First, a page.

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New report suggests B.C. renters paying 'Airbnb tax' due to market pressures

A team of researchers has crunched the numbers and estimates that British Columbia’s renters are paying roughly 20 per cent more than they otherwise would have due to the impact of short-term rentals.

The McGill study focussed on people renting units on platforms like Airbnb or VRBO as businesses prior to the onset of the COVID-19 pandemic. It concluded that long-term renters were paying significantly more due to the impact of short-term rentals on the market.

The report, titled “The housing impacts of short-term rentals in British Columbia’s regions” was commissioned by the British Columbia Hotel Association.

“When we saw the report, we couldn’t help think that tenants are paying an Airbnb tax right across British Columbia,” said Thorben Wieditz, with the watchdog group Fairbnb, urging the NDP to implement a province-wide, Vancouver-style system. “Municipalities often do not have the resources of the capacity to establish effective regulations.”

The McGill researchers calculate that an extra $2 billion was paid in long-term rents in B.C. between 2016 and 2019. The team also recommends a province-wide approach that includes a requirement for operators to register and places restrictions on the industry to curb soaring housing costs.

In B.C., only Vancouver has limits, requiring registration and a licence and, more importantly, limits listings by requiring them to be at the host’s principal residence for rentals of fewer than 30 days.

The study's authors describe Vancouver's approach as a "Canadian success story" that has resulted in returning hundreds of units to the long-term rental market, and say similar restrictions could have similar results if adopted province-wide.

David Wachsmuth, the lead author and Canada research chair in urban governance and associate professor of urban planning at McGill University, said it's difficult to estimate the current impact of short-term rentals on long-term leases because they need more data, but that after years of suppressed demand during the pandemic, the number of listings is now even higher than it was before.

"It's a bit of a complicated question," he said in an interview with CTV News. "Probably something in the ballpark of 10 to 15 per cent of the rent increases seen in British Columbia in 2022 can be explained by the really rapid return to growth of Airbnb."

Wachsmuth estimates that median leaseholder in Vancouver was paying an extra $20 per month due to short-term rentals last year, which adds up because "that household is still paying all the extra dollars a month that Airbnb drove up their rent in 2017, 2018 and 2019."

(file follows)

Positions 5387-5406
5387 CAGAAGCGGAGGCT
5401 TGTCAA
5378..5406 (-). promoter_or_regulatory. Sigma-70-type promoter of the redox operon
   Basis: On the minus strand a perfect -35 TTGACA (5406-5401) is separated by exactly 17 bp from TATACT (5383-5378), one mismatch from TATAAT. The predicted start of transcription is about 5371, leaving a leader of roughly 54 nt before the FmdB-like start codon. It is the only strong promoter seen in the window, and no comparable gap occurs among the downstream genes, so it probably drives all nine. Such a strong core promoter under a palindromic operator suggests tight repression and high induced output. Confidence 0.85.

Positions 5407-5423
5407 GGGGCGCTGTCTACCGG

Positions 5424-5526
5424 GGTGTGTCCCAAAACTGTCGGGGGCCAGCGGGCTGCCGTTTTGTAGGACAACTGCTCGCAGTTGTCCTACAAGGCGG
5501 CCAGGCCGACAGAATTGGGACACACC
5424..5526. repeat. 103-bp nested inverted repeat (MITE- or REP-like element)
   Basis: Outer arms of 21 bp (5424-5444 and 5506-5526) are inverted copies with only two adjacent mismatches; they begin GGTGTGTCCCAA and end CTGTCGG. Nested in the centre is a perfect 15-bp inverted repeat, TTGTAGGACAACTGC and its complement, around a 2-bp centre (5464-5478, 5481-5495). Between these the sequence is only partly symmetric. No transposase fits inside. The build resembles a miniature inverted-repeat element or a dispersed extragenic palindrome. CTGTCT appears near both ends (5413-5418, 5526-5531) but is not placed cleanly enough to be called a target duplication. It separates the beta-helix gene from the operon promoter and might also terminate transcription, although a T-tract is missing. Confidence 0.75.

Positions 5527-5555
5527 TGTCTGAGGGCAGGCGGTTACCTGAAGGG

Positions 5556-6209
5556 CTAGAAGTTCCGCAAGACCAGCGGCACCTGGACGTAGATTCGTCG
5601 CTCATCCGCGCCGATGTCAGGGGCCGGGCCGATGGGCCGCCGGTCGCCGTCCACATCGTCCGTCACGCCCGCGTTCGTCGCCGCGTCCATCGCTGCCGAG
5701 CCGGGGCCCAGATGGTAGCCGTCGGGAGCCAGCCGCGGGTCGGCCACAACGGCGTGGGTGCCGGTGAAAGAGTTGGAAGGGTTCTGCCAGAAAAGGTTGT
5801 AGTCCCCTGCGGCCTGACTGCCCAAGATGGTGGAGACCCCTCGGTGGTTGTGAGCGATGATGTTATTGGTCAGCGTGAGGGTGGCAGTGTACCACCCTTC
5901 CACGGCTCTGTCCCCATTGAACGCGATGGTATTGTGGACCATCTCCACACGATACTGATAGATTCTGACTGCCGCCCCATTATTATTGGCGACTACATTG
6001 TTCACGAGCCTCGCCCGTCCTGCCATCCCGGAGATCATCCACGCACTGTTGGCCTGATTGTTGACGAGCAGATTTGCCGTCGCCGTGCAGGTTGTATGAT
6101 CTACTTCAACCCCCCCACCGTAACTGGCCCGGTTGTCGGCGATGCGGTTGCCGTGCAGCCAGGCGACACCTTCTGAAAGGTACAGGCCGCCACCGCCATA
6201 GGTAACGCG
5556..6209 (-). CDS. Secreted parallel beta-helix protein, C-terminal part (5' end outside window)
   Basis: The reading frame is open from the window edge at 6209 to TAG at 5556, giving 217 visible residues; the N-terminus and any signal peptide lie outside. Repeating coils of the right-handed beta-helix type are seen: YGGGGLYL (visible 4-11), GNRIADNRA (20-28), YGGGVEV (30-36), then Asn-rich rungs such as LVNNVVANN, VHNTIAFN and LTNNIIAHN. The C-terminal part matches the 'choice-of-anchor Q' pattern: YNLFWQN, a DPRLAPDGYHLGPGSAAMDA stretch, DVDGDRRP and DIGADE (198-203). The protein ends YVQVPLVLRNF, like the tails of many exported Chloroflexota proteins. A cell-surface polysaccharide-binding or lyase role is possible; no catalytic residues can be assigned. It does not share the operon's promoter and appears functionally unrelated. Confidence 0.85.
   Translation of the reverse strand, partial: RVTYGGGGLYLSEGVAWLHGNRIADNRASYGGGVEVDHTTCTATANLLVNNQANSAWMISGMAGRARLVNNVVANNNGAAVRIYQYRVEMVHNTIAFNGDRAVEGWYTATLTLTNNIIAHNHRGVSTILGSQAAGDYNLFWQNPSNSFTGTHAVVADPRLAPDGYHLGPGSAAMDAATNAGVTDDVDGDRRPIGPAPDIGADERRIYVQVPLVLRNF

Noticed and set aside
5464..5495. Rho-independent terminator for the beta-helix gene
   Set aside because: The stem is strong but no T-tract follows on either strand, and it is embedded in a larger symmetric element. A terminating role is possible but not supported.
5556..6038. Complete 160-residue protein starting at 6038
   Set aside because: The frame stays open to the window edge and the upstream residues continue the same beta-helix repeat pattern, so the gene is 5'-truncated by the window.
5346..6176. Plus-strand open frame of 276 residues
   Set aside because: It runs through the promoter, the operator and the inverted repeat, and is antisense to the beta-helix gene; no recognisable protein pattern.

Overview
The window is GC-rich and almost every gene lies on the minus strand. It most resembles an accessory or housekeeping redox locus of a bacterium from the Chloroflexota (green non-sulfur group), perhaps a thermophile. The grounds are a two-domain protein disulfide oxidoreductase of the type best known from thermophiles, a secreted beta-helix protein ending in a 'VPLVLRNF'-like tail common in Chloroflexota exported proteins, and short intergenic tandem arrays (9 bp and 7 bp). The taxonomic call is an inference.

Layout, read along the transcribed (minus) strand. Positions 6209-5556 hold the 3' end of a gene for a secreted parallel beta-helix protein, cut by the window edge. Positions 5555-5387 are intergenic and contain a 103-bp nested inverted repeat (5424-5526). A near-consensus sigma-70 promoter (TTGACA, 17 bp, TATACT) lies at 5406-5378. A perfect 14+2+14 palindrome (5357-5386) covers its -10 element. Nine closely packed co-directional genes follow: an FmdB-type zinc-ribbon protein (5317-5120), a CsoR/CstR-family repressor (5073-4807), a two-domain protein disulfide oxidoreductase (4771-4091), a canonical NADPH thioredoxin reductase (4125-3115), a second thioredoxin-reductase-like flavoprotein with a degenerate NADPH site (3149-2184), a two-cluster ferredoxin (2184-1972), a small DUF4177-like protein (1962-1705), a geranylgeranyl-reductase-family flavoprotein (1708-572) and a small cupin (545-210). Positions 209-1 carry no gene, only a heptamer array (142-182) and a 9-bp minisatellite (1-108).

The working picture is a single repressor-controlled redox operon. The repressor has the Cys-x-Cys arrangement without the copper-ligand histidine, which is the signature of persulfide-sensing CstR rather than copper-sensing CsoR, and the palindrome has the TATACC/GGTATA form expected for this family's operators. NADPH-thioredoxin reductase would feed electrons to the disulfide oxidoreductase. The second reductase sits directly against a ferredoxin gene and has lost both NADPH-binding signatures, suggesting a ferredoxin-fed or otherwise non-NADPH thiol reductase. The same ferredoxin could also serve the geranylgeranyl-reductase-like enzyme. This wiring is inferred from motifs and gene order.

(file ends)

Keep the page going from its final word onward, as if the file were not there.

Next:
The McGill analysis found that year-over-year, there was an increase of 17.8 per cent in the number of listings, and that the short-term rental market is “dominated by commercial operators” rather than homeowners renting out all or part of their primary residences.

In June of this year, they found an average of 28,510 active short-term rental listings in B.C. each day estimating that 16,810 of those units were taken off the long-term market.

Nearly half of the properties they assessed were owned by people with multiple listings, a share they say has been climbing steadily, noting that despite a “massive decline during the pandemic, the market is now at an all-time high and that as of this year “short-term rentals were taking 16,810 housing units off of B.C.’s long-term market.”

The report emphasizes that, “given the severity of BC’s housing crisis, municipalities or the province should strongly consider principal-residence requirements to redirect STR activity from commercial operations to home sharing, and thus relieve pressure on rising rents.”

Airbnb has their own statistics and characterized their hosts as predominantly small-scale, claiming 83 per cent of hosts share just one home and nearly half of them report the income as helping them afford to stay living there.

"The majority of hosts in British Columbia share just one home and the average host operates fewer than 60 nights per year," wrote a spokesperson via email. "While we support sensible short-term regulations, the focus needs to be on building more housing to help address the country’s housing affordability and supply challenges."

Wieditz pointed out than when short-term rentals started, the public generally supported the idea of renting all or part of their home when they went on vacation or had space to spare.

"There's (now) a minority of hosts that operate responsibly and rent out their own place to make some extra money," he said. "But then there a few hosts that operate a portion of the inventory and those are absentee landlords that inadvertently impact the housing market and increase housing costs for everyone else." Top Stories

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